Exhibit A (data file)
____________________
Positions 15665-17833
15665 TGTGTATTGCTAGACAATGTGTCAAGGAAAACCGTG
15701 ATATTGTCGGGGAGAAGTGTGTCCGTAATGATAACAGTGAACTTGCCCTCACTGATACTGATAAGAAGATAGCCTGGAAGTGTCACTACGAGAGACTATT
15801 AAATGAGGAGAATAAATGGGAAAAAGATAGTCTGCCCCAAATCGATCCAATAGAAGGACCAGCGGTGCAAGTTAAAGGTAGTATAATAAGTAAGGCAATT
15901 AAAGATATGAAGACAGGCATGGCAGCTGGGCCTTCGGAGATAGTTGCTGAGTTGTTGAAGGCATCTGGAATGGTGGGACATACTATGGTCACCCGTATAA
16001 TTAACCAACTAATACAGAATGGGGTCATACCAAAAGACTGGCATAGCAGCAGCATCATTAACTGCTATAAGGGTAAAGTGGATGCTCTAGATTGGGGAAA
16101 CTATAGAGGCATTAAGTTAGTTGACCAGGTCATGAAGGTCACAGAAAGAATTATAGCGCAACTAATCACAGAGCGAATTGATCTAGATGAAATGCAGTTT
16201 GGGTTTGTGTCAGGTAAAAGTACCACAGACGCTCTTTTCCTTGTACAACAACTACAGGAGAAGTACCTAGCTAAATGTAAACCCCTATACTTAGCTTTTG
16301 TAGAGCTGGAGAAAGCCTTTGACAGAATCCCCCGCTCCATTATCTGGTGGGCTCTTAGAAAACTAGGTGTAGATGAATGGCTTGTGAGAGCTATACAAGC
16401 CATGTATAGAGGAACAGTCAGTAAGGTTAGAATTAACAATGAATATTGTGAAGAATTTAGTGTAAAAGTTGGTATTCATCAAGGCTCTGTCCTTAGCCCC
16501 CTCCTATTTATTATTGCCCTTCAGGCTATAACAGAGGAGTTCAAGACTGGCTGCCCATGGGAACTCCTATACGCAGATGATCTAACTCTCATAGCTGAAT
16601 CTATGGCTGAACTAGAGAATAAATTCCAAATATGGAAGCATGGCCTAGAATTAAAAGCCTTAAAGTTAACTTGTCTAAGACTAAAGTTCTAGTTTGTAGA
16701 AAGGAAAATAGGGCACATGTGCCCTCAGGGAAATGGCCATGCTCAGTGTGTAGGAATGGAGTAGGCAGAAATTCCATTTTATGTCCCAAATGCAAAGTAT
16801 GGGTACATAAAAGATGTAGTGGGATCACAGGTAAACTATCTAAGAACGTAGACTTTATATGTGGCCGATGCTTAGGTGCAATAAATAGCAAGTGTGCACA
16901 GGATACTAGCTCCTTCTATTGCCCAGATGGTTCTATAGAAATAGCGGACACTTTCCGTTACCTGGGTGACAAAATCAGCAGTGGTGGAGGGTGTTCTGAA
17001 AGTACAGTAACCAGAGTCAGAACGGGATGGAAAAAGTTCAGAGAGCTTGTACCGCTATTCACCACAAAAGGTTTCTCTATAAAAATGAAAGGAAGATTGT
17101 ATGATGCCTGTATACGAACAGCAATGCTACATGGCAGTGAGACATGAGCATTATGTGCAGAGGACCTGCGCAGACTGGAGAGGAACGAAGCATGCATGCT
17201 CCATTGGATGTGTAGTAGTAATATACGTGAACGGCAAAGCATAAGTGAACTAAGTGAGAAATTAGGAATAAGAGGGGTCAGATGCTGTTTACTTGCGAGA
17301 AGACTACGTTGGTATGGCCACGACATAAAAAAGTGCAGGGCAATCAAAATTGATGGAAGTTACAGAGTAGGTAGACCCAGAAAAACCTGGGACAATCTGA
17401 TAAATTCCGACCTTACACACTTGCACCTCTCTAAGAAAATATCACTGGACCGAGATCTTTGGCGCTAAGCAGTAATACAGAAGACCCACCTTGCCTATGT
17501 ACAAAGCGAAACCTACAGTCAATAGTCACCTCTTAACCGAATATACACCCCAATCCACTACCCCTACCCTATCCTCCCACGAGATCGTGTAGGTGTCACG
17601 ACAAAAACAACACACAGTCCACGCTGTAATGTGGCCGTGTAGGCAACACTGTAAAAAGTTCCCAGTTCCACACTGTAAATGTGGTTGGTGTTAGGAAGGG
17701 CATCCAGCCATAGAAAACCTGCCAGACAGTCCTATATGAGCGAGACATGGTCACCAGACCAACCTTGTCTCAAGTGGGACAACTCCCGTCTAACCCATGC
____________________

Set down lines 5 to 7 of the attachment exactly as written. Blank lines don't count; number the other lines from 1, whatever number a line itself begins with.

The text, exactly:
15901 AAAGATATGAAGACAGGCATGGCAGCTGGGCCTTCGGAGATAGTTGCTGAGTTGTTGAAGGCATCTGGAATGGTGGGACATACTATGGTCACCCGTATAA
16001 TTAACCAACTAATACAGAATGGGGTCATACCAAAAGACTGGCATAGCAGCAGCATCATTAACTGCTATAAGGGTAAAGTGGATGCTCTAGATTGGGGAAA
16101 CTATAGAGGCATTAAGTTAGTTGACCAGGTCATGAAGGTCACAGAAAGAATTATAGCGCAACTAATCACAGAGCGAATTGATCTAGATGAAATGCAGTTT